> Philip Lane by Edmund Whitehouse MusicWeb(UK)

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Philip Lane was born in 1950 at Cheltenham, the English Regency spa town at the foot of the Cotswolds Hills made famous through patronage by George III. It supports many annual festivals including National Hunt racing, literature, cricket and international music but was quite parochial until the latter stages of the 20th Century. The family owned a harmonium on which the small budding musician showed quite an aptitude, after which an upright piano was acquired on which he was able to indulge his fancies for almost every type of music.

At six he embarked on formal lessons and when his teacher discovered he could play by ear, remarked "Don't worry, he will grow out of it". He then spent the next few years trying to persuade his pupil that his talents lay in the library service!
At the age of 11 he moved to Pate's Grammar School for boys whose former pupils include Gustav Holst and Brian Jones of the Rolling Stones. Here he learnt to play the organ and earned more from a half hour funeral (for which his enlightened headmaster allowed him time off) than his friends could make in a whole week delivering newspapers.

He then took to accompanying a local choral society and spending weekends and holidays working for W.H. Smith at the time when the Beatles and Bob Dylan were at their height. Selling records possibly gave him ideas and he began to compose, among his works being carols, piano pieces and a string quartet, plus an orchestral Sinfonietta since withdrawn. The symphony orchestra was to prove his favourite means of expression.

In 1969 he went to Birmingham University to read Music. His interview with Professor Ivor Keys took the form of little more than playing through his piano duet suite Badinages, later to become his first commercially recorded work. He was told he would "probably be accepted" and after he went up, two of his tutors turned out to be John Joubert and Peter Dickinson. There was little time for composition lessons, however, and he was excused orchestration when it was discovered that his orchestral works were already being played down the road at the BBC Pebble Mill studios by the BBC Midland Light Orchestra!

Despite later encouragement from Bernard Hermann, Philip considers himself virtually self-taught in both disciplines.
Whilst at University he developed a deep interest in Lord Berners (1883-1950) who, in addition to being an accomplished composer was also a painter, novelist and general eccentric. Philip's thesis on the composer, coupled with several radio talks, led to him being appointed a trustee of the Berners Estate and overseeing the completion of all Berners' music on to CD.

From 1975-1998 Philip taught at Cheltenham Ladies’ College during which time he received many commissions, especially for upper voices. In his spare time he worked freelance for London publishers and quite by chance, in 1993, was invited to look after the estate of Richard Addinsell (1904-77). He wrote a radio documentary on the subject and was then asked to embark on what became something of a passion for film music. The forthcoming Marco Polo CD of Addinsell’s music needed to include the famous film score for Goodbye Mr. Chips, the brilliant 1939 film which starred Robert Donat. Unfortunately, most of the score was lost so Philip sat down and listened to the film over and over again, eventually successfully recreating the music as it first appeared. This led naturally to him being commissioned to do the same thing for other famous films, such as The Thirty Nine Steps and The Lady Vanishes. He is now an acknowledged expert on the restoration of "lost" film music and has been interviewed several times about the subject on BBC Radios 3 and 4.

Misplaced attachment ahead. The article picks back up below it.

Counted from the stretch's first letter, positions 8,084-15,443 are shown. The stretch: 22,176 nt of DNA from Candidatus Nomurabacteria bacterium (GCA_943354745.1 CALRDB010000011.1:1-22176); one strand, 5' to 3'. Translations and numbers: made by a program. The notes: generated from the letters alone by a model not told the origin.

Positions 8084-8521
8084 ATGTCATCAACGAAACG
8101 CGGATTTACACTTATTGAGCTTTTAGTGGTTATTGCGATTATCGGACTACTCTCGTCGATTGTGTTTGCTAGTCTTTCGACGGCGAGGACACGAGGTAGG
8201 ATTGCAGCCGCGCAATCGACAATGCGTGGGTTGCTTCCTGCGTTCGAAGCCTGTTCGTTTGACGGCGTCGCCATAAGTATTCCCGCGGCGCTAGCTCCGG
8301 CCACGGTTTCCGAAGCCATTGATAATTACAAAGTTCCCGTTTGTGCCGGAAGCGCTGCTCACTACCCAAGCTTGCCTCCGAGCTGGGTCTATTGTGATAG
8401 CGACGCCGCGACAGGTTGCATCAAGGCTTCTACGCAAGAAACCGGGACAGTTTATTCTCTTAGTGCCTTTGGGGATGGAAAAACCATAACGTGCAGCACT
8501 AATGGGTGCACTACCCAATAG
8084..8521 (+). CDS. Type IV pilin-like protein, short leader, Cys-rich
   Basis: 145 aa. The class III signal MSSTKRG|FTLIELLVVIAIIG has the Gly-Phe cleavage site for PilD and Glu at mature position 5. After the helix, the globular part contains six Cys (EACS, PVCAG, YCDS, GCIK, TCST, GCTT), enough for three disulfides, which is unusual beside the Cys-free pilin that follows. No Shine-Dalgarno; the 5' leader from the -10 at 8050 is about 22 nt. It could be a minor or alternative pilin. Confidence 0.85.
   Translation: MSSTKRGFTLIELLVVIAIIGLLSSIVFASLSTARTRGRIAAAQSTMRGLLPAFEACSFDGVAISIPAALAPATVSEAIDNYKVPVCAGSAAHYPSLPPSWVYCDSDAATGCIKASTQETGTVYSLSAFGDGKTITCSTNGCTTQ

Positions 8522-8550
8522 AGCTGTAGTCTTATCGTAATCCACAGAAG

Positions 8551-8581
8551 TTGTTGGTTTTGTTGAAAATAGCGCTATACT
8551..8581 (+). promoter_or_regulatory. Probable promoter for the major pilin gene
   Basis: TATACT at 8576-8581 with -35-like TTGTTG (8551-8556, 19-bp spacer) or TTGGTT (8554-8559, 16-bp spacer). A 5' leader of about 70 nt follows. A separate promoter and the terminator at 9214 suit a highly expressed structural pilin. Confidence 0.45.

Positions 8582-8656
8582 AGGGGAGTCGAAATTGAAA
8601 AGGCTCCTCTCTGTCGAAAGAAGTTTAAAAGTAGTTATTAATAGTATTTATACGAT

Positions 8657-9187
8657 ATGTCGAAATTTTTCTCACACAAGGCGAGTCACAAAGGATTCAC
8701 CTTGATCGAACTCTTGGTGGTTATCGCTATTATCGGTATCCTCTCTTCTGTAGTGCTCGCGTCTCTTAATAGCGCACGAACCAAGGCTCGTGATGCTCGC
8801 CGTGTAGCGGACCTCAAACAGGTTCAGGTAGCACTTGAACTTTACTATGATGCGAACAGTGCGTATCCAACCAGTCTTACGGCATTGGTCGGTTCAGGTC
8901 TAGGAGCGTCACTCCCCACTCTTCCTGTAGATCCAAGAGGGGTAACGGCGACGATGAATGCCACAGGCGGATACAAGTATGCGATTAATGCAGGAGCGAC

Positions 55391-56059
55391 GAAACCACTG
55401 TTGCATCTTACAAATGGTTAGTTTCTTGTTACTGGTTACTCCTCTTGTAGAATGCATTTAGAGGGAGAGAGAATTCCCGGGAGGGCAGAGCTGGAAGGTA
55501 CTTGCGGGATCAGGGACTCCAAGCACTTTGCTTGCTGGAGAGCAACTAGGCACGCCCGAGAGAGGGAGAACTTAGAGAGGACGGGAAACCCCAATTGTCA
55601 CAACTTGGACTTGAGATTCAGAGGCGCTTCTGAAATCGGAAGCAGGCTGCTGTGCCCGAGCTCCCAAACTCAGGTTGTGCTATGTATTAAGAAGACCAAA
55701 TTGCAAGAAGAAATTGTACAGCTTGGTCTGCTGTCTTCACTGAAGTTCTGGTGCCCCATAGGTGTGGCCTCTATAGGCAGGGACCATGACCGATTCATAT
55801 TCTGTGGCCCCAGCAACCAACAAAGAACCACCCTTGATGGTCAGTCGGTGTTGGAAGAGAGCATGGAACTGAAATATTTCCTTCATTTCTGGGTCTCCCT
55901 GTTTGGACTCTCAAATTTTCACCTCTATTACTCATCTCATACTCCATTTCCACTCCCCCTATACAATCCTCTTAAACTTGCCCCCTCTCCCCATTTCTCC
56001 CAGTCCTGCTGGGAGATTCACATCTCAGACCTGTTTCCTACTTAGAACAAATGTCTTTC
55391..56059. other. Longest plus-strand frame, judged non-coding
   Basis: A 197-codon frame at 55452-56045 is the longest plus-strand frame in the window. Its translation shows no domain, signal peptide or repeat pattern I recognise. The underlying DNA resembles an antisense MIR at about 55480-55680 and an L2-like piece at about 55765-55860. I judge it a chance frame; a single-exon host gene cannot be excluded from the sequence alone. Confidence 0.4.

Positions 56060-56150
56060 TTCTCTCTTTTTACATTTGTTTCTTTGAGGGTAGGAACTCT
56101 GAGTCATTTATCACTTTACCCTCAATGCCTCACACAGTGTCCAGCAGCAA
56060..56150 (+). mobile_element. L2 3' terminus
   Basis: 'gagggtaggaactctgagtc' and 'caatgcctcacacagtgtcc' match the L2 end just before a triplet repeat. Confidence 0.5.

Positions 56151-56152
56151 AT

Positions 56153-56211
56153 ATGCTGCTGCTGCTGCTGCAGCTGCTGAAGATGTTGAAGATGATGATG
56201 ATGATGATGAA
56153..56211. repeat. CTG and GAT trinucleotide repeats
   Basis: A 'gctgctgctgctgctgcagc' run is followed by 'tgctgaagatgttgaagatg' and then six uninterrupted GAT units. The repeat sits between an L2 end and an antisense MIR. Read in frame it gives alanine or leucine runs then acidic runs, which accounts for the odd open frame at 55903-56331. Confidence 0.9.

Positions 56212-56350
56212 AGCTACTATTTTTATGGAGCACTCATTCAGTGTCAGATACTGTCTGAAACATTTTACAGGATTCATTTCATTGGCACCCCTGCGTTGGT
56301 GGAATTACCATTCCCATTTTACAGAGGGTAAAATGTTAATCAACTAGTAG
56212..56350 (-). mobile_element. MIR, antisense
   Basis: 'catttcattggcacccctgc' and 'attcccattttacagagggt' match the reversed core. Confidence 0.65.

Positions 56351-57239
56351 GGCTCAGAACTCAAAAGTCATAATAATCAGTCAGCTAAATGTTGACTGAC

It would not be unfair to say the nation owes him a great debt because so many film scores were simply destroyed during times when nobody ever considered there would be any future interest or use for them. Among the film composers "rescued" in this manner are Arnold, Auric, Alwyn, Bliss and Victor Young.

Philip Lane's commercial successes include library music, compositions for BBC plays (including The Merchant of Venice and Sir Thomas More), plus the TV animation of the immortal Captain Pugwash. Live music has included a choral commission to mark the centenary of the death of Lewis Carroll, one from the winners of the Sainsbury Choir of the Year, and a ballet Hansel and Gretel for the National Youth Ballet.

Conductor Gavin Sutherland, with whom Philip has worked on several outstanding CDs, commented on "a perfectionist with the quiet aura of a schoolmaster surveying his class, who has played a very large part in the preservation of much of the British Light Music canon that was presumed lost."
It was Cheltenham Ladies’ College’s great loss when Philip decided to devote himself full-time to composing and producing CDs but it was a great gain for the music world in general.

It is hard to underestimate how much he achieved in such a short time and we should all be profoundly grateful that he took the bold step of leaving a secure post in a top public school to enhance, recreate and restore tuneful British music.

Edmund Whitehouse

See also CD review

Reconstructing film scores by Philip Lane

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